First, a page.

The second reason for the indiscriminate firing is both functional and instinctive. The firing provides an effective form of posturing. This posturing can be seen almost anywhere where conflict is seen among men. I remember as a child if there was a school yard fight each “combatant” would puff their chest up and would engage in shoving matches rather than actually fight. The time I got in the most trouble in all of elementary school was when another boy shoved me and without thinking I clocked him. Everyone around me looked at me like I had broken the ritual and somehow cheated. Actual bodily harm and violence wasn’t supposed to occur. The boyhood scuffles were merely a way to assert dominance. When this posturing is used in combat it can actually be functional. In Ranger school (which is one of the most tactically vacant schools in the army) we were taught to “fire enough to make the enemy think they engaged a whole company instead of a squad”. The intent is to make the enemy retreat or be immobilized from intimidation. This mindset can be clearly seen in Vietnam where estimates range from 50,000 to 200,000 rounds per enemy killed. Is this effective? It depends on the enemy. If the enemy can clearly see that the engaged unit is misappropriating it’s fire the posturing can be empowering. Seeing the unit in a state of confusion further heightens the engaging enemy’s perception of safety and superiority. On the other hand if the enemy was also posturing and simply firing in the air or general direction of the unit without being in a position to accurately observe the unit, the posturing can be very effective indeed. Imagine a single insurgent shooting a couple rounds around a corner where he believes an American unit to be located. When his rounds, which had no real effect other than posturing, are answered by a massive show of force, dominance on the battlefield has been clearly established without a drop of blood being spilled.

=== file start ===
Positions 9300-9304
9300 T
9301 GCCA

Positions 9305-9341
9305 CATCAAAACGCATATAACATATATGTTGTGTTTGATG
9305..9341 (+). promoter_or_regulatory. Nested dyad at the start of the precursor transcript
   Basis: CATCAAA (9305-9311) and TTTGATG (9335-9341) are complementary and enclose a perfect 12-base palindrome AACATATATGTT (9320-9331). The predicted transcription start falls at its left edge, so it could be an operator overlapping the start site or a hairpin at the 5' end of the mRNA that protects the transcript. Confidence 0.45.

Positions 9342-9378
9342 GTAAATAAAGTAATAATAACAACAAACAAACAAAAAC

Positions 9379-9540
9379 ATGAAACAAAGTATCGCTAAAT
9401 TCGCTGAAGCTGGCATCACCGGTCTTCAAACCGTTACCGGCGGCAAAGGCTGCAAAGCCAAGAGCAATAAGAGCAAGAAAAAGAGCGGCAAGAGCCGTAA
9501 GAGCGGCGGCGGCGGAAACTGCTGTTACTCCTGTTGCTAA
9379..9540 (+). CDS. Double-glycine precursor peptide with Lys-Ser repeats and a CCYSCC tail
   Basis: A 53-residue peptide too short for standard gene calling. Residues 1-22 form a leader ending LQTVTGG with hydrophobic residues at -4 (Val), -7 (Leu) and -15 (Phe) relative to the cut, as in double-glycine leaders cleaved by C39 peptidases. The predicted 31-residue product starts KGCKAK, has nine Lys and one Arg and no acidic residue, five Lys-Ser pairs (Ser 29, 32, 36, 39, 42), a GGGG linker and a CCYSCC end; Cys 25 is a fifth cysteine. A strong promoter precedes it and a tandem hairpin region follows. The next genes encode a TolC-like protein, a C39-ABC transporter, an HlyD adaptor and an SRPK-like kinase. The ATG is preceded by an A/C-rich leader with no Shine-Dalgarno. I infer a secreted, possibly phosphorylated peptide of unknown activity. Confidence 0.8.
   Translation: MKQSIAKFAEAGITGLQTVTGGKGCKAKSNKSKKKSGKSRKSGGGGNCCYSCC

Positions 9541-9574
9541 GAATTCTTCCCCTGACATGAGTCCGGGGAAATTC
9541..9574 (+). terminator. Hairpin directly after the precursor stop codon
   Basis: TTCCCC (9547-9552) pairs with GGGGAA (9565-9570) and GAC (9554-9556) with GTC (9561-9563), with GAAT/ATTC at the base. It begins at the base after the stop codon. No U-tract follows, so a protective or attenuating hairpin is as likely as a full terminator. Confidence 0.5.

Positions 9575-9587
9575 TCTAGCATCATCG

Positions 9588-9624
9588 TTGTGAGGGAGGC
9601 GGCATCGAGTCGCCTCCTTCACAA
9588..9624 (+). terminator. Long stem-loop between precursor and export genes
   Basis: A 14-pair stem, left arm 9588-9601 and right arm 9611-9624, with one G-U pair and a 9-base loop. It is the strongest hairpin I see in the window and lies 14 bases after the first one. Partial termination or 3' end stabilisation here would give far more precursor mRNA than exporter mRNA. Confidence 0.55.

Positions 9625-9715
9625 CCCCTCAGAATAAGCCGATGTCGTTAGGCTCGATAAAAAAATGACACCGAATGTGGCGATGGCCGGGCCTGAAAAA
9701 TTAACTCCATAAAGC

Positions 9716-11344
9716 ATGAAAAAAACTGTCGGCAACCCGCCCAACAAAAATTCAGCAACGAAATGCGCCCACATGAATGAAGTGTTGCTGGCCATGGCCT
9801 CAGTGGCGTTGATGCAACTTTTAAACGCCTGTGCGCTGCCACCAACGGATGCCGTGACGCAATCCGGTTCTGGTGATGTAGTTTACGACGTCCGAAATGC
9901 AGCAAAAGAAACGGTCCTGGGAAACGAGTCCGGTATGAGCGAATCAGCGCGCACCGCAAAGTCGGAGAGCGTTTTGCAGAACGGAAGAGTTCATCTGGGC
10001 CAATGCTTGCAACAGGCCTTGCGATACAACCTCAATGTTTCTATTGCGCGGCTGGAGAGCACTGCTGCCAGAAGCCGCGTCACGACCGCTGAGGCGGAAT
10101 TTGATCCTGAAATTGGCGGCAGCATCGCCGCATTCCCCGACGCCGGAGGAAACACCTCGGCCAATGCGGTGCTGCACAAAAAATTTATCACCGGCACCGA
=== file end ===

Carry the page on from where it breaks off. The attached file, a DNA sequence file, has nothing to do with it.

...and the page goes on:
I think that cultural distancing and moral distancing are the primary justifications that I see in Iraq and Afghanistan. They are hajjis. They are savages. They beat their women and molest little boys. They attacked us. They hate us. They are cowards that won’t stand and fight. They set bombs to kill innocents. All these represent moral judgments that are made as a way to assert superiority over the enemy and make killing them a just act. Many of these perceptions also are created by the language and cultural barriers that exist in the conflict. In every previous war soldiers either lived among or at least had very intimate associations with the local population. In Iraq and Afghanistan we are sequestered away on FOBs and only intermingle with the population while on missions or in very controlled settings with key leaders. I have a total of six rotations and as a direct action soldier I can only think of two positive interactions I’ve ever had with a local. In both cases the Iraqi spoke fluent English, the interaction was in that person’s home, and we had mistakenly targeted their house and entered by force. Two positive interactions out of hundreds of missions! The vast majority of soldiers that deploy to Iraq or Afghanistan will have no interactions at all with a local. Most soldiers never even leave the FOB and run the possibility of going to Iraq for a year without even seeing an Iraqi. The separation between sides becomes a clearly defined barrier for both sides. The differences in culture and lack of interactions make each side’s thought process completely alien to the other. In this situation it is inevitable that dehumanization of the enemy will occur.

I may post more on this later but I’m tired.